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Botrytis cinerea control with Thymus vulgaris and Coriandrum sativum essential oils

Alma Valiuskaite: Lithuanian Research Centre for Agriculture and Forestry Institute of Horticulture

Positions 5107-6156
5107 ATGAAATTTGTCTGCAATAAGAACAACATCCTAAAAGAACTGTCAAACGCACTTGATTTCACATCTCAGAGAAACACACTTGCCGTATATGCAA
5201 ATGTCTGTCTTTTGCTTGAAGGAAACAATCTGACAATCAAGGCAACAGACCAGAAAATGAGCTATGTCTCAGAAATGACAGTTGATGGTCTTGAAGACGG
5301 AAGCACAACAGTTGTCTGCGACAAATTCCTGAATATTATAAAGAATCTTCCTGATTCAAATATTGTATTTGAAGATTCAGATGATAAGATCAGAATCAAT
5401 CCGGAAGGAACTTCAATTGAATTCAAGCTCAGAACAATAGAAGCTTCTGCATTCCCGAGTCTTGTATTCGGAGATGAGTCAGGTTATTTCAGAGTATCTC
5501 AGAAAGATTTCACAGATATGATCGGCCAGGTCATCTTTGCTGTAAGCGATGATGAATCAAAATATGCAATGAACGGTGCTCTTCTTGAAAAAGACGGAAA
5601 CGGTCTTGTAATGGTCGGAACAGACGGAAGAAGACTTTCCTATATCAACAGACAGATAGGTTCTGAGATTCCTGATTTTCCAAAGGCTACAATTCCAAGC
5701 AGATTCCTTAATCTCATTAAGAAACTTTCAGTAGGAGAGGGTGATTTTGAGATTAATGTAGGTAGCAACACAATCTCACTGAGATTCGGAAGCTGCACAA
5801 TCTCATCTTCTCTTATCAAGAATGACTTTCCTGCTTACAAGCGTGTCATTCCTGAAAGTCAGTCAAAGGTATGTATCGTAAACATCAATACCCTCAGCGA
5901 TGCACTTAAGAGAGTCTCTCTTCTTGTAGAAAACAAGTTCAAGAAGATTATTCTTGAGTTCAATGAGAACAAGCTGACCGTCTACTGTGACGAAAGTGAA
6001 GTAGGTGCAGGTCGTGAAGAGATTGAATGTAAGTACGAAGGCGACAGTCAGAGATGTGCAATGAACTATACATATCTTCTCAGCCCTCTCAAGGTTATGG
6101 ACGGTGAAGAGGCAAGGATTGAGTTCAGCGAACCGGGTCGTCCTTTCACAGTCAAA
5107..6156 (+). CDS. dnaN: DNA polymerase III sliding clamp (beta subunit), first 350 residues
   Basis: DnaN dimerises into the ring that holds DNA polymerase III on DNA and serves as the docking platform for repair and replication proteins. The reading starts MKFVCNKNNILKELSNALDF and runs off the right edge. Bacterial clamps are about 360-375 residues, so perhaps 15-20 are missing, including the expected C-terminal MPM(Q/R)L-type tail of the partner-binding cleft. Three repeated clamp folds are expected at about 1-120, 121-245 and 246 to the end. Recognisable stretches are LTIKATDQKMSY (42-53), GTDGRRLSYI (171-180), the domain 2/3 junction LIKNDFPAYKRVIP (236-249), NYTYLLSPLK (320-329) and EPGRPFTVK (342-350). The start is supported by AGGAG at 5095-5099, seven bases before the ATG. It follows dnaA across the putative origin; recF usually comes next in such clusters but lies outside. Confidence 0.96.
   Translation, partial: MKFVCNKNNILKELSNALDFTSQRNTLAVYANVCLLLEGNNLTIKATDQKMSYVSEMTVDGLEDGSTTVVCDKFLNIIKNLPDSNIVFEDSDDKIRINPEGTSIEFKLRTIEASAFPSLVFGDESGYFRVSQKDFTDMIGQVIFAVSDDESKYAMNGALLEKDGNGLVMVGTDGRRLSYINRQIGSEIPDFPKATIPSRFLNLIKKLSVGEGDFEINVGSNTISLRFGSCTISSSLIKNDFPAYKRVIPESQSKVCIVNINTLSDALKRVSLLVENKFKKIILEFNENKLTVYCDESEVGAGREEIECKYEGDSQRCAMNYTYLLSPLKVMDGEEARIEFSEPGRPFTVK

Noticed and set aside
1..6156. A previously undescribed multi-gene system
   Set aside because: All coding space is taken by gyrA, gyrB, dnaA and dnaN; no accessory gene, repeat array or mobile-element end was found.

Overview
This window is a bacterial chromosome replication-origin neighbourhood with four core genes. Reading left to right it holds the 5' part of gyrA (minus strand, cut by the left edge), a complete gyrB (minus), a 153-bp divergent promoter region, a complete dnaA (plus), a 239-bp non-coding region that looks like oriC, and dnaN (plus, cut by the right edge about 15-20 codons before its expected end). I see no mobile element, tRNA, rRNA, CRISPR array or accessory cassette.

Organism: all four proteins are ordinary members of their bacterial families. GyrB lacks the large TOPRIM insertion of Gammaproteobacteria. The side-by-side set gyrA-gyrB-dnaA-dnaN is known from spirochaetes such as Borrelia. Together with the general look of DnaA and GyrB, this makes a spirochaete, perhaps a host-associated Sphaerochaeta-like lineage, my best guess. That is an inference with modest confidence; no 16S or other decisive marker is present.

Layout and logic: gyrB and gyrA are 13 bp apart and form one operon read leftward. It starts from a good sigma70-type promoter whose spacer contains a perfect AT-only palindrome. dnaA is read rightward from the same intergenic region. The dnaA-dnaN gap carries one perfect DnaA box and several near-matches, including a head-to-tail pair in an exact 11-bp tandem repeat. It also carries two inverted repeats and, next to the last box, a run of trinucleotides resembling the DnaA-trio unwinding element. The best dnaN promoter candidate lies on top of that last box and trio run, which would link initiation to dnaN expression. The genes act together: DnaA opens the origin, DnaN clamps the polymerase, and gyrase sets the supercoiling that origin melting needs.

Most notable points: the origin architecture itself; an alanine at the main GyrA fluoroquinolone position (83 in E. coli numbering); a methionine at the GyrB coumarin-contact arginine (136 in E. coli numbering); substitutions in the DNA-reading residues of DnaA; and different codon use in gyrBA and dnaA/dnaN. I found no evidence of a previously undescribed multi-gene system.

<div>The increasing demand for healthy and safe food and increasing resistance to chemical fungicides demanded new plant protection solutions. Nowadays consumers are concentrated on functional and natural food without pesticides residues. <em>Thymus vulgaris </em>and <em>Coriandrum sativum </em>essential oils were screened against <em>Botrytis cinerea</em>. Grey mould is one the of the main strawberry field and postharvest pathogen. The research was carried out at the LAMMC Institute of Horticulture. The <em>T. vulgaris </em>and <em>C. sativum</em> essential oils were extracted from local material. The inhibition of mycelial growth was evaluated at concentrations 200 µl/l, 400 µl/l, 600 µl/l, 800 µl/l and 1000 µl/l. Small purified isolate fragment of about 10-mm diameter was placed in the centre of a sterile Petri dish of PDA with different essential oil concentrations. Plates were incubated 22 <sup>o</sup> C in darkness and evaluated after 2, 4, 8, 10 days. The antifungal activity of <em>T. vulgaris </em>and <em>C. sativum</em> essential oils was compared with chemical fungicides (Signum and Switch 62,5 WG). The results showed that <em>T. vulgaris</em> essential oils inhibited completely of <em>B. cinerea </em>growth at concentrations > 400 μl/l. Mycelial growth of <em>B. cinerea</em> by <em>C. sativum</em> was inhibited only by 1000 µl/l. Therefore results of <em>T. vulgaris </em>essential oil study provide the basis for developing an effective biocontrol agent to control strawberry <em>B. cinerea</em>.</p> <p><strong>Keywords: </strong>Inhibition, Mycelial growth, Pathogens</div>